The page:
There is a scientific term for this phenomenon, “normative male alexithymia.” This describes the difficulty in translating their emotional experience into words.

As Psychology Today reports, “traditional masculine role socialization is channeling many men into ways of being such that their masculine identity conflicts with many emotions they feel and what they feel they have the “permission” to express.”

By understanding this concept, it makes it a different experience when approaching emotional issues with your male friend or partner.

3

Men Are Expected to Choose a Certain Kind of Career

What this means is that often men find themselves working a job that they don’t have a passion for. Even in 2021, there are certain jobs that we classify as women jobs and other jobs that as men jobs. This is one of those male stereotypes that nobody is talking about.

How many male beauty therapists do you come across? Or, if you happen to have a male hairdresser, he must be gay. Male kindergarten teacher? We’re not even sure families would feel safe dropping their kids off at that school.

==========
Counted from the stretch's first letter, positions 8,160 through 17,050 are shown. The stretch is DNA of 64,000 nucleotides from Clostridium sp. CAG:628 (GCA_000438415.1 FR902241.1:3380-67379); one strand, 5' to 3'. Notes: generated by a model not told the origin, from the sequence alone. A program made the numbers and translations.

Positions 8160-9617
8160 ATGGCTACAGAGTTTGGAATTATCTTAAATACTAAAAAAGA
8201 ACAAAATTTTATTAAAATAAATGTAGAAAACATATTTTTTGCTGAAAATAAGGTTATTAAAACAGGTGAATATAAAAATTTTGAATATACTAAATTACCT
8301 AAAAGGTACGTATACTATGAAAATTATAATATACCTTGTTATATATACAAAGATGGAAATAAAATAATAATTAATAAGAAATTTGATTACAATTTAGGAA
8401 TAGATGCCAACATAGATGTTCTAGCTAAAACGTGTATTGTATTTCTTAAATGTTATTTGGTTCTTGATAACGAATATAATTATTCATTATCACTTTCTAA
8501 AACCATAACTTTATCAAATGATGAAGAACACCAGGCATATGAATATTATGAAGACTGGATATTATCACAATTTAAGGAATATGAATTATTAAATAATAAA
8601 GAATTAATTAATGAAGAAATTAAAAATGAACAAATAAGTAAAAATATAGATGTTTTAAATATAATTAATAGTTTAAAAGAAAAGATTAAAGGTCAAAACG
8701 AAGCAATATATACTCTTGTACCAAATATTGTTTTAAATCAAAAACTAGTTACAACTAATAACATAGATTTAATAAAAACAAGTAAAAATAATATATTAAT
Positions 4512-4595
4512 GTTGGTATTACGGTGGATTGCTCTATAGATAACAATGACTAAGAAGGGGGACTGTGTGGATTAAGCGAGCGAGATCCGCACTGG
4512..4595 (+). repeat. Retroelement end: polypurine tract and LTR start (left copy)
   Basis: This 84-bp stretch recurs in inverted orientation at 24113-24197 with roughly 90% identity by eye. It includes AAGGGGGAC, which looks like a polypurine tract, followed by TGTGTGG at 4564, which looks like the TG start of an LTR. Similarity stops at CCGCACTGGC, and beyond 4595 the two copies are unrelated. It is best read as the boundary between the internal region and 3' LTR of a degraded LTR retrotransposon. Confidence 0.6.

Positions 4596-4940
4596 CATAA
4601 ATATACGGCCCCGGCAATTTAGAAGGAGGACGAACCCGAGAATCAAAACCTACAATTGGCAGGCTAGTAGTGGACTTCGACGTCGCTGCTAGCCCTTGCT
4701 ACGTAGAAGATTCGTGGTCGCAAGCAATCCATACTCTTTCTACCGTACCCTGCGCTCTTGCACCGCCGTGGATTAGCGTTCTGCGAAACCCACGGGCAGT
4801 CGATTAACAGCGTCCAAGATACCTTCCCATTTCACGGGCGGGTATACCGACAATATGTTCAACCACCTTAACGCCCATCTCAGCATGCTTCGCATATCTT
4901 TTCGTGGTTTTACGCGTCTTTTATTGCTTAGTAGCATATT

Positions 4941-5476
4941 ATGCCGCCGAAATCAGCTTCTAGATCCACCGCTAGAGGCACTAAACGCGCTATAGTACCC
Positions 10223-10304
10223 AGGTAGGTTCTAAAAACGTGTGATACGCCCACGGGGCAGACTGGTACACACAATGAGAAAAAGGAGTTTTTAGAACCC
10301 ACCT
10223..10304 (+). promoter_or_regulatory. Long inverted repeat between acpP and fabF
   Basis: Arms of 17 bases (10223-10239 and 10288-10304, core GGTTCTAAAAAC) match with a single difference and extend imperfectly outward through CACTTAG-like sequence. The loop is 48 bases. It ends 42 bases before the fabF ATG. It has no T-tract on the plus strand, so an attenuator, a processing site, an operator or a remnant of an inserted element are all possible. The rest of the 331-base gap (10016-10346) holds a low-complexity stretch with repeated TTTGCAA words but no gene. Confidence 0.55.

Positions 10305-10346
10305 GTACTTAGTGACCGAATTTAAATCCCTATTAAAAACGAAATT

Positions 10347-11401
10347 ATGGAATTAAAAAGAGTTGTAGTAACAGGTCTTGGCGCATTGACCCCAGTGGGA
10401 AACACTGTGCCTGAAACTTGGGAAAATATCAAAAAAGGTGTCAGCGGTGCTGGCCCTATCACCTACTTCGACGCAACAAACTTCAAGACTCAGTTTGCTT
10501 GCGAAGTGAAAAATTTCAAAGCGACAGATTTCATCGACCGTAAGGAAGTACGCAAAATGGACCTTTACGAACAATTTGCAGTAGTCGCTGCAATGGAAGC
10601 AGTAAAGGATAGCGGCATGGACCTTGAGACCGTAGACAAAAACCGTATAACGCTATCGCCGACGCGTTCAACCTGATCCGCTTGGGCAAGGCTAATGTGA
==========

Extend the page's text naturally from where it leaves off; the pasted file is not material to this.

Masculinity dictates what jobs are acceptable for men and which are not. Often, if men choose a more feminine role, people in society, and especially other men, ridicule or mock them making it very difficult for men to pursue their passion.

4

Men Must Provide for the Family

And this is two-fold, we understand. Just like we expect women to fulfil the nurturing role for kids. However, this thinking can cause huge mental and health problems for men. People around them expect them to be the bigger bread winner, and many men see it as a failure if they don’t earn as much as their partner.

Many women don’t disclose their full salary in case it causes trouble in their relationship. And that’s because the society conditions men to believe they must earn more. Why?

According to cnbc.com – men feel stress when their wives earn more then they do. As they put it, “Traditional social gender norms suggest that men should be the breadwinners in relationships.